Published April 21, 2010
An overwhelming majority of Arizona voters support a controversial bill that would give state officials broad new powers to arrest people suspected of being illegal immigrants, a new poll finds.
The Rasmussen Reports poll found 70 percent of likely voters in Arizona back the bill, which cleared the state Legislature this week and awaits the governor's signature, despite concerns about potential civil rights violations.
The survey found 53 percent of voters are worried that immigrants' civil rights could be infringed in the effort to find and deport illegal immigrants. Forty-six percent were not concerned about that possibility.
But for immigrant-rights activists in Washington and elsewhere, the state bill has become a flashpoint in the national debate.
Rep. Luis Gutierrez, D-Ill., who has led the charge against the bill on Capitol Hill, said Wednesday that he wants the Department of Justice to be prepared to "go immediately to court" to stop Arizona officials from enforcing the law if it is signed.
"There will be many, many people, American citizens, whose rights will be violated when the police come to them for no other reason than to check their immigration status," he told Fox News.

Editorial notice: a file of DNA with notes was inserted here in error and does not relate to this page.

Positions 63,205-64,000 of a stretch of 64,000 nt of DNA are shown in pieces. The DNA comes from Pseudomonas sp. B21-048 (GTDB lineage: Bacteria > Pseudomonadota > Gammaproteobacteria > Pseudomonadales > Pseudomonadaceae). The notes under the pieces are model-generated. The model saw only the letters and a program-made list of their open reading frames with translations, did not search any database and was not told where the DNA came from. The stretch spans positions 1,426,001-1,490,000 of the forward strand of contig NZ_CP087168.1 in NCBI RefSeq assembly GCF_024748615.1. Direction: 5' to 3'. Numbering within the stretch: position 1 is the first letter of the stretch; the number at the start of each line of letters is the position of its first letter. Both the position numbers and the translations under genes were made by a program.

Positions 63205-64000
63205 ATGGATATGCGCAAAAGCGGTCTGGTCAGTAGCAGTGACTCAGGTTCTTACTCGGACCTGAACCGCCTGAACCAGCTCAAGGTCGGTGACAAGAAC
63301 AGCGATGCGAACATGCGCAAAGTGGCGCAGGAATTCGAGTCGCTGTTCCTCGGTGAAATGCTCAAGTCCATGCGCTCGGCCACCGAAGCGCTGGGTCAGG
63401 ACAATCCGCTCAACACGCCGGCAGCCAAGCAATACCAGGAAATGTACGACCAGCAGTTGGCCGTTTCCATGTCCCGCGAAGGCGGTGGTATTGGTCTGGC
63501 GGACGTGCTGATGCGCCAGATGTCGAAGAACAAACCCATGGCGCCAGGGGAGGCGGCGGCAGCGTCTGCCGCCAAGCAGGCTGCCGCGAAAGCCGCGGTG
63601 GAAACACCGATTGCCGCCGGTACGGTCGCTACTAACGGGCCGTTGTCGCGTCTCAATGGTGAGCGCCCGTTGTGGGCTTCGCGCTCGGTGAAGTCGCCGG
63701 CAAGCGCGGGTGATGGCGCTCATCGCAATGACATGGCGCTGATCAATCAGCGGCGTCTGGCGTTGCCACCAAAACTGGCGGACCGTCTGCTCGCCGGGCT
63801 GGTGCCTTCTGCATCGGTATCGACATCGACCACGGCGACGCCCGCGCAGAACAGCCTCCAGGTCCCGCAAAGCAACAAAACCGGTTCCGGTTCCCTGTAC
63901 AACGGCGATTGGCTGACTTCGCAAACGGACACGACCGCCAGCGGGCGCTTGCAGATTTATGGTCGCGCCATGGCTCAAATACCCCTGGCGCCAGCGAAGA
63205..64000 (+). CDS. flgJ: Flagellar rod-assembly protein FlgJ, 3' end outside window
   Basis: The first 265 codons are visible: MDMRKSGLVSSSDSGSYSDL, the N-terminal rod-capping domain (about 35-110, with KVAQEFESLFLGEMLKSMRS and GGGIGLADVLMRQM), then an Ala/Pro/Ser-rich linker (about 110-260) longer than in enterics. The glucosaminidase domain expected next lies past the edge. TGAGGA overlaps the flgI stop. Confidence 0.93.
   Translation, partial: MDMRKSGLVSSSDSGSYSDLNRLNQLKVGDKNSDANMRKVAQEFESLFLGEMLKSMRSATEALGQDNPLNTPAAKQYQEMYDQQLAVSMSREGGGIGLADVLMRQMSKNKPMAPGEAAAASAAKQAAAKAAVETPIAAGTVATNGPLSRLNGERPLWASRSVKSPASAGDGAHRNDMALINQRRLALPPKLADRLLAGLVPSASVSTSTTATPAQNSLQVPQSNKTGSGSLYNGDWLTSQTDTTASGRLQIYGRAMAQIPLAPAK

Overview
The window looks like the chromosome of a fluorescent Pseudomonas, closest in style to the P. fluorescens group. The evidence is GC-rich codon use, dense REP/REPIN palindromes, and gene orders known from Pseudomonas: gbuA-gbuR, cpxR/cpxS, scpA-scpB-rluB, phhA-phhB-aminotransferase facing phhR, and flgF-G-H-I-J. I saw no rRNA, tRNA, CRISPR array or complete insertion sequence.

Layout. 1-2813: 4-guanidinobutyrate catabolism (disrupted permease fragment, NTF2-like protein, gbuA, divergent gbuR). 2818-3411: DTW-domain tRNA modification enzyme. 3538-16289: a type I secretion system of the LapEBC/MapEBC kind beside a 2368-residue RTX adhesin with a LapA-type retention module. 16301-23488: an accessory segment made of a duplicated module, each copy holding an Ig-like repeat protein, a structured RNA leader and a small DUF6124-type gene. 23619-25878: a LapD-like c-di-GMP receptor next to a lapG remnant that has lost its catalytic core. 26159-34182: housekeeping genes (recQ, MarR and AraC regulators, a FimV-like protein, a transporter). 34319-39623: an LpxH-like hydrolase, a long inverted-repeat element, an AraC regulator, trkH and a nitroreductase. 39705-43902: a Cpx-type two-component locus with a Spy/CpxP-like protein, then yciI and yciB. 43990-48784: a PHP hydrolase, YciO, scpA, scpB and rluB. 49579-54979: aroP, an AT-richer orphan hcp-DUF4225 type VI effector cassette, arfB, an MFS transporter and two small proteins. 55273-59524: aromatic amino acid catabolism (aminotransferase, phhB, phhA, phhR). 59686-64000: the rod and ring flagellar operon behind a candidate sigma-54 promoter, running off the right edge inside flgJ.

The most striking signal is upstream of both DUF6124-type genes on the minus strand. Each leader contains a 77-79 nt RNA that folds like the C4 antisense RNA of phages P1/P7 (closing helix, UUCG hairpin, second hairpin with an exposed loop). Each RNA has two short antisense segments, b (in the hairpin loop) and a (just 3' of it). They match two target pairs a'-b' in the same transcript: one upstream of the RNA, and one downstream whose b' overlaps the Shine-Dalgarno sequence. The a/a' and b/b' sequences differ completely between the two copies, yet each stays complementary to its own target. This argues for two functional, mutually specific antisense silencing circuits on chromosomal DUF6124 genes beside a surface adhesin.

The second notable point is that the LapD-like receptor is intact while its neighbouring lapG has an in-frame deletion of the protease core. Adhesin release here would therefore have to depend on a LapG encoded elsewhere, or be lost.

The Arizona bill would create a new misdemeanor crime for failing to have an alien registration document; allow officers to arrest anyone unable to show documents proving their legal residence in the country; and allow people to sue over claims that a government agency is hindering immigration enforcement.
The Rasmussen poll reflected bipartisan support for the bill in Arizona. Eighty-four percent of Republicans support it -- but so do 51 percent of Democrats. Forty-three percent of Democrats oppose it.
The poll of 500 likely voters was conducted last Wednesday. It had a margin of error of 4.5 percentage points.
Gutierrez, while calling on the administration to help water down the Arizona bill, has also stepped up pressure on President Obama to pursue immigration reform.
Asked about the issue, the White House said Wednesday that the president is reaching out to Republican senators and called several of them from Air Force One Tuesday to discuss immigration legislation.
"The president ... is very interested in this," White House Press Secretary Robert Gibbs said. "I think it's safe to assume that we're not going to get comprehensive immigration reform legislation through the Senate on a party-line vote, which means you're going to have to have bipartisan support."